Handling mass assignment with Active Admin

With the recent Github security vulnerability, a lot of people have been paying closer attention to security in their Rails applications, mainly when dealing with mass assignment.

However, locking down mass assignment can be very inconvenient when dealing with admin interfaces where you need to allow certain users to mass assign attributes that a regular user shouldn't be able to do. Fortunately, there's an easy way to get past this by using Rails 3.1's scoped mass assignment

Scoped Mass Assignment

Scoped mass assignment allows you to assign a set of attributes to a certain 'scope' that you can then specify when calling create or update_attributes. Essentially, it allows you to do something like this:

# app/models/post.rb
class Post < ActiveRecord::Base
  attr_accessible :title, :content
  attr_accessible :title, :content, :published, as: :admin
end

# app/controllers/posts_controller.rb
def create
  # If the current user is an admin, this will allow the `published` attribute
  # to be mass assigned.
  if current_user.admin?
    @post = Post.new(params[:post], as: :admin)
  else
    @post = Post.new(params[:post])
  end
  @post.save
  respond_with @post
end

The above code will only allow the published attribute to be mass assigned if the current user is an admin.

Scoped Mass Assignment with Active Admin

Scoped mass assignment works fine when we're writing the controllers ourselves, but how do we assign a scope when using active admin, where controllers are automatically created for us? Well, fortunately, active admin makes use of inherited_resources, which provides a class method called with_role.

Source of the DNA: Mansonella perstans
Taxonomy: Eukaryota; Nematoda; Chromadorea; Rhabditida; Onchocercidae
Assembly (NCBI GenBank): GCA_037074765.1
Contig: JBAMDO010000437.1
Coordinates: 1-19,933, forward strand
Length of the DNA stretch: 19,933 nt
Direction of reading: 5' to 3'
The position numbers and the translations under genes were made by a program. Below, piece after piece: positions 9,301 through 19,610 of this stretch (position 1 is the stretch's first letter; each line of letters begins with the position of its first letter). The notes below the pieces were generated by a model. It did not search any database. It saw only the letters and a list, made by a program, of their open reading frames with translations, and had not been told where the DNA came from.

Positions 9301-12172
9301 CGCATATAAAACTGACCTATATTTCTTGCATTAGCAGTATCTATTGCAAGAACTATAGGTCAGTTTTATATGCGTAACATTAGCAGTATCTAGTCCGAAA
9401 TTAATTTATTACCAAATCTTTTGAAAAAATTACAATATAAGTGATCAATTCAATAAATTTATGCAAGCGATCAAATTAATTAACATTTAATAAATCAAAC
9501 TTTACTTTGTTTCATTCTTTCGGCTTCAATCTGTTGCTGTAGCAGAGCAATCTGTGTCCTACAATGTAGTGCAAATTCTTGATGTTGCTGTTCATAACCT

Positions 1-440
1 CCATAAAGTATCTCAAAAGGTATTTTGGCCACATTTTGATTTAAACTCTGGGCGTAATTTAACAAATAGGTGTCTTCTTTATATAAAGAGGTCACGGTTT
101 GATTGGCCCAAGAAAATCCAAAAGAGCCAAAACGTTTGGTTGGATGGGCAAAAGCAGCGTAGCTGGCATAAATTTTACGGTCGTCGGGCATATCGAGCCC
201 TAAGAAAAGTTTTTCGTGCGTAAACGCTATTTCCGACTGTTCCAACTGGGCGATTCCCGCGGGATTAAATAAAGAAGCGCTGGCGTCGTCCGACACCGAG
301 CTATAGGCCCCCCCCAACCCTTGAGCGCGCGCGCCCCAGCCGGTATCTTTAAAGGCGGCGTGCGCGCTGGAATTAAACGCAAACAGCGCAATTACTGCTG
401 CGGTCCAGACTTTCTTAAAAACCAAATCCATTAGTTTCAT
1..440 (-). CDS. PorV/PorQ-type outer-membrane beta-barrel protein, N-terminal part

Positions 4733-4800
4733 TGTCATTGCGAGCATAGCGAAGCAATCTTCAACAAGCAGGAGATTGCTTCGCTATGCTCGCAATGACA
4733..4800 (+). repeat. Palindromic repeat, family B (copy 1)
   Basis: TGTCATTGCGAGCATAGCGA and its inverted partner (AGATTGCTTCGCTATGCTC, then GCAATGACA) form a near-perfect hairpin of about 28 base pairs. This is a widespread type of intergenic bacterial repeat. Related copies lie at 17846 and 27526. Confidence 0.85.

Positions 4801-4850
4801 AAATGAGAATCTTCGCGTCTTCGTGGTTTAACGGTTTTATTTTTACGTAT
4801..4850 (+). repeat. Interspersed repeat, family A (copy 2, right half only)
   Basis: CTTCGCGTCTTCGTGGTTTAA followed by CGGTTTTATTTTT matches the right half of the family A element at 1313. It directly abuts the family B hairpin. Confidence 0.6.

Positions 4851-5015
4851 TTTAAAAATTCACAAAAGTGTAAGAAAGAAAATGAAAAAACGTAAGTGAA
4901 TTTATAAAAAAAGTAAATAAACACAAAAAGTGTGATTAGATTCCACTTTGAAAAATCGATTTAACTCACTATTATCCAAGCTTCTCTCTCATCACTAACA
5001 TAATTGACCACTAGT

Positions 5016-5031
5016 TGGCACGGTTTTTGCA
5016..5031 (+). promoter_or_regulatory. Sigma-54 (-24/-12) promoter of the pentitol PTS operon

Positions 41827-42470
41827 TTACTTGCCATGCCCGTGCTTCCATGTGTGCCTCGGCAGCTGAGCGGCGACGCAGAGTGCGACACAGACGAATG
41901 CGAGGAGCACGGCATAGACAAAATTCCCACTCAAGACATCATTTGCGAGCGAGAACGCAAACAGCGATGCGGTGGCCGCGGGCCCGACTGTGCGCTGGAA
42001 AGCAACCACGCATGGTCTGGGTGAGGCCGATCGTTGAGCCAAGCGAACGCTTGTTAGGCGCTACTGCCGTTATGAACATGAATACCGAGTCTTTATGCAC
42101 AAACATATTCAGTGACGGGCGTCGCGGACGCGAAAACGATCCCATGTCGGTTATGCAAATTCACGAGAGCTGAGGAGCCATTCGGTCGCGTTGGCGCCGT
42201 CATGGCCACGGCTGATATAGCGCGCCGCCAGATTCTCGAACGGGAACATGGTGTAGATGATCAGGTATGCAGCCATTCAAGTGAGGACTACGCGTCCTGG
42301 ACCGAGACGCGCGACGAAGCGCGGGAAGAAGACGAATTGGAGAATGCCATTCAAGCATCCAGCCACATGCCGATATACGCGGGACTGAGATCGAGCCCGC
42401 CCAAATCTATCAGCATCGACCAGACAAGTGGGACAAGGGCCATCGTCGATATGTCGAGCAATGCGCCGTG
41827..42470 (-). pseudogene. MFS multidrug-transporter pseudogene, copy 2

By appending a few lines of code to our active admin initializer, we can assign the admin scope to all model calls while under the admin interface:

# config/initializers/active_admin.rb
module ActiveAdmin
  class BaseController
    with_role :admin
  end
end

Now, whenever a post is created or updated by a user using the admin interface, the :admin scope will be used, which will allow the published attribute to be mass assigned.

If we had a role field on our AdminUser model we could even take this a step further by overriding the role_given? and as_role methods:

# config/initializers/active_admin.rb
module ActiveAdmin
  class BaseController
    def role_given?
      current_admin_user.role
    end

    def as_role
      { as: current_admin_user.role.downcase.to_sym }
    end
  end
end

Now, we can easily set the security for these roles in our model:

# config/initializers/post.rb
class Post < ActiveRecord::Base
  attr_accessible :title, :content, as: :editor
  attr_accessible :published, as: :publisher
end

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